WASHINGTON -- Islam has a new convert. Some will be surprised, but I am not. The newest convert to the religion of the unshaven face is Archbishop Rowan Williams. Dr. Williams has been the spiritual leader of the Anglican Church in the U.K. However, after his Feb. 7 interview on the BBC, I think we all can agree that he is not so much a spiritual leader as a spiritual capitulator.
In his wonderfully wooly-headed interview, derived from a public lecture delivered by him at the Royal Courts of Justice, Williams called on his countrymen to arrive at "constructive accommodation" with Shariah, which is Islamic law. According to his calculations, the inclusion of Shariah into the British code of law is "unavoidable." Thus if you are visiting London in the future and you appear in a British court, do not be surprised if it is presided over by a smiling mullah. Actually, it is not clear what Rowan knows about Shariah law, and in his BBC interview, he admitted: "I'm no expert on this." Nonetheless, he is calling for the institutionalization of Islam into at least some areas of his country's legal code. Doubtless soon the forward-looking archbishop will be seen lugging a prayer rug over to his local mosque at the appointed hours -- his wife, veiled and obedient, in tow. Shariah law can be pretty demanding.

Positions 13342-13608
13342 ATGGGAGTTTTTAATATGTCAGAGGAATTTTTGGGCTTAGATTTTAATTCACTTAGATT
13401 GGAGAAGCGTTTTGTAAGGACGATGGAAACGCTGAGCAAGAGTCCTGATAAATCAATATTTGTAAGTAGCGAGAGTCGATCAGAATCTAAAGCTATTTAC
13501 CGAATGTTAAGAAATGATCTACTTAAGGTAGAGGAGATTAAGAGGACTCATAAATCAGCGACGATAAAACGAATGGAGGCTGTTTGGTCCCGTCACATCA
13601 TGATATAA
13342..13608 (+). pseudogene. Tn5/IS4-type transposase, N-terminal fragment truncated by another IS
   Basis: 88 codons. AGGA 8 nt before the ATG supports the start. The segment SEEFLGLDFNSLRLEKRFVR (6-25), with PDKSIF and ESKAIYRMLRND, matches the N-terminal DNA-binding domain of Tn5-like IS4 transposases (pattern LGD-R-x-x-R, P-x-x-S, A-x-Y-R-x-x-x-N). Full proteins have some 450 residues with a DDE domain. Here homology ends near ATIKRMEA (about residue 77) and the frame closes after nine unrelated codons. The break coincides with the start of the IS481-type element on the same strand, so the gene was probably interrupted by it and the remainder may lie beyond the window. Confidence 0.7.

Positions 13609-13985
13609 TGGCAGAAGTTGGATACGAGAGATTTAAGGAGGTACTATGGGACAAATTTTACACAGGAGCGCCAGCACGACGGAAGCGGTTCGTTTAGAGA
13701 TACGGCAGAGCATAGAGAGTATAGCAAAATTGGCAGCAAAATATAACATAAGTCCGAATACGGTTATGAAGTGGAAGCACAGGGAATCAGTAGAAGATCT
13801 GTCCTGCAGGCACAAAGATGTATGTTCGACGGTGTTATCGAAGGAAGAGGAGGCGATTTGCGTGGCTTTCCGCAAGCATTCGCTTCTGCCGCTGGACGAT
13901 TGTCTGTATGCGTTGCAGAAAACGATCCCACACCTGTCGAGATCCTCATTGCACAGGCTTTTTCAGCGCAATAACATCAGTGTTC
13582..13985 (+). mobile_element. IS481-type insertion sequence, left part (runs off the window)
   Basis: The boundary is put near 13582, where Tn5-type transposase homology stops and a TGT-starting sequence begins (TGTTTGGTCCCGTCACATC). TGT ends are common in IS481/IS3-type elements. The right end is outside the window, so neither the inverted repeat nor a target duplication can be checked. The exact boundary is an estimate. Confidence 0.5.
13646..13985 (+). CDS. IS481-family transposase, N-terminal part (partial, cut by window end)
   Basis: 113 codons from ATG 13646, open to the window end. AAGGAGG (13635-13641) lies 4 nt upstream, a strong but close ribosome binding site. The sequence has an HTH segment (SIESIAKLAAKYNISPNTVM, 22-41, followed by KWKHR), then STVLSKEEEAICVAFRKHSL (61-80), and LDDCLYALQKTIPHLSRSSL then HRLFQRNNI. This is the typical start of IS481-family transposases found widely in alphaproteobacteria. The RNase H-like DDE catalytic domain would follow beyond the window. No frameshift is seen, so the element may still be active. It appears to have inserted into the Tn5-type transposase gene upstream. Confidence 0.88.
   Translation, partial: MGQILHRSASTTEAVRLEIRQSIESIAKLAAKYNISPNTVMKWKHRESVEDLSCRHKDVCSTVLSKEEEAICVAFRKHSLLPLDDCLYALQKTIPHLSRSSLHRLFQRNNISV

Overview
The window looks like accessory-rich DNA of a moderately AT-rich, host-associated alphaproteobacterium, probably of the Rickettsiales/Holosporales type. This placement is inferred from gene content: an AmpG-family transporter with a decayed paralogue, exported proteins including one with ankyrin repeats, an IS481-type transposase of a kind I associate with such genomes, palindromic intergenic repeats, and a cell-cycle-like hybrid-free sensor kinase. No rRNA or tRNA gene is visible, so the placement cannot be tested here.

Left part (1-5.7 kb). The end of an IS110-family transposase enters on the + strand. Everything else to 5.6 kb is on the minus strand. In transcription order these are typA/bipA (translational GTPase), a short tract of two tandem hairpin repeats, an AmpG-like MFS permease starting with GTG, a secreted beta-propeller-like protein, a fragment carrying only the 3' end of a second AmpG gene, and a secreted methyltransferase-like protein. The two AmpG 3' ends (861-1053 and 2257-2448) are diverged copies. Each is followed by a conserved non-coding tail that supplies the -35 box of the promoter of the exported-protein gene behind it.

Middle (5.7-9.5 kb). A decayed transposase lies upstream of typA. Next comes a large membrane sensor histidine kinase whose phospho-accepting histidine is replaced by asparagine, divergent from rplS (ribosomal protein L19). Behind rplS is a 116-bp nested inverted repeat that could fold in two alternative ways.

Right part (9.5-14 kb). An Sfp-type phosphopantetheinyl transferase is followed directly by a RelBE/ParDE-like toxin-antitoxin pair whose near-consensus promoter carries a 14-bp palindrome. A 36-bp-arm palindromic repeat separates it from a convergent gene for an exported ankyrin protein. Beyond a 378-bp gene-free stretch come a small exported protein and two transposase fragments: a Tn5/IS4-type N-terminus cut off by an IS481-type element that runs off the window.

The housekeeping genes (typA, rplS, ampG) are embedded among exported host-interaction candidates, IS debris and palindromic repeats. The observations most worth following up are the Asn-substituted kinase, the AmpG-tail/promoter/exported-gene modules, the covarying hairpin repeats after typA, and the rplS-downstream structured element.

In some countries where this legal code -- first formulated sometime in the seventh century -- is followed, it enjoins, among other atrocities, the stoning of adulterers, the amputation of body parts, and a kind of female subjugation unimaginable to even the most ardent Western male chauvinist pig. By the way, Shariah law even takes into consideration pigs, as well as mortgages, couture and the care of household pets, which are discouraged. As for pigs, they are considered "unclean." In most countries where Shariah law rules, a ham on rye is malum prohibitum -- pardon my Latin. As I say, Shariah law can be pretty demanding.